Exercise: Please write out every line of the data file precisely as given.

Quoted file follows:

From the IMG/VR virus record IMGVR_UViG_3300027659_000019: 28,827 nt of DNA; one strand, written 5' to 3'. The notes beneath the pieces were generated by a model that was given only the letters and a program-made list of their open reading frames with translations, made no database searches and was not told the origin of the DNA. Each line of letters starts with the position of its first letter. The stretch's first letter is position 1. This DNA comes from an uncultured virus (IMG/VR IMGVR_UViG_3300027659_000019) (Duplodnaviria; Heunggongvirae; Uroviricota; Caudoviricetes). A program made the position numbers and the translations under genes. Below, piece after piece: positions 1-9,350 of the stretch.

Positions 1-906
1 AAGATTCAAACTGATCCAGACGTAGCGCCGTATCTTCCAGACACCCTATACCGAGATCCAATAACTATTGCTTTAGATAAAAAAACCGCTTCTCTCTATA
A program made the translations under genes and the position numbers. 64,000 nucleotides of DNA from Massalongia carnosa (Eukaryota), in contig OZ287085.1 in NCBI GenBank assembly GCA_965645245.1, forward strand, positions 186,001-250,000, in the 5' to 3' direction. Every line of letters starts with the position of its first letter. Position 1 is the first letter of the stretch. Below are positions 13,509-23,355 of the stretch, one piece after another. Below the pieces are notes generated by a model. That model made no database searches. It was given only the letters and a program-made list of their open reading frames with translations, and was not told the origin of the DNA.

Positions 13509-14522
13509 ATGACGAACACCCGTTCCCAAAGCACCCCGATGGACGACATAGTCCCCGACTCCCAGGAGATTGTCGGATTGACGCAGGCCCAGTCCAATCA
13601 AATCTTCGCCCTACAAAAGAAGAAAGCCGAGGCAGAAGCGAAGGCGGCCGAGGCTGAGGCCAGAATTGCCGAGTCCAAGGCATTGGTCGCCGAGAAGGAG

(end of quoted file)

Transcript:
From the IMG/VR virus record IMGVR_UViG_3300027659_000019: 28,827 nt of DNA; one strand, written 5' to 3'. The notes beneath the pieces were generated by a model that was given only the letters and a program-made list of their open reading frames with translations, made no database searches and was not told the origin of the DNA. Each line of letters starts with the position of its first letter. The stretch's first letter is position 1. This DNA comes from an uncultured virus (IMG/VR IMGVR_UViG_3300027659_000019) (Duplodnaviria; Heunggongvirae; Uroviricota; Caudoviricetes). A program made the position numbers and the translations under genes. Below, piece after piece: positions 1-9,350 of the stretch.

Positions 1-906
1 AAGATTCAAACTGATCCAGACGTAGCGCCGTATCTTCCAGACACCCTATACCGAGATCCAATAACTATTGCTTTAGATAAAAAAACCGCTTCTCTCTATA
A program made the translations under genes and the position numbers. 64,000 nucleotides of DNA from Massalongia carnosa (Eukaryota), in contig OZ287085.1 in NCBI GenBank assembly GCA_965645245.1, forward strand, positions 186,001-250,000, in the 5' to 3' direction. Every line of letters starts with the position of its first letter. Position 1 is the first letter of the stretch. Below are positions 13,509-23,355 of the stretch, one piece after another. Below the pieces are notes generated by a model. That model made no database searches. It was given only the letters and a program-made list of their open reading frames with translations, and was not told the origin of the DNA.

Positions 13509-14522
13509 ATGACGAACACCCGTTCCCAAAGCACCCCGATGGACGACATAGTCCCCGACTCCCAGGAGATTGTCGGATTGACGCAGGCCCAGTCCAATCA
13601 AATCTTCGCCCTACAAAAGAAGAAAGCCGAGGCAGAAGCGAAGGCGGCCGAGGCTGAGGCCAGAATTGCCGAGTCCAAGGCATTGGTCGCCGAGAAGGAG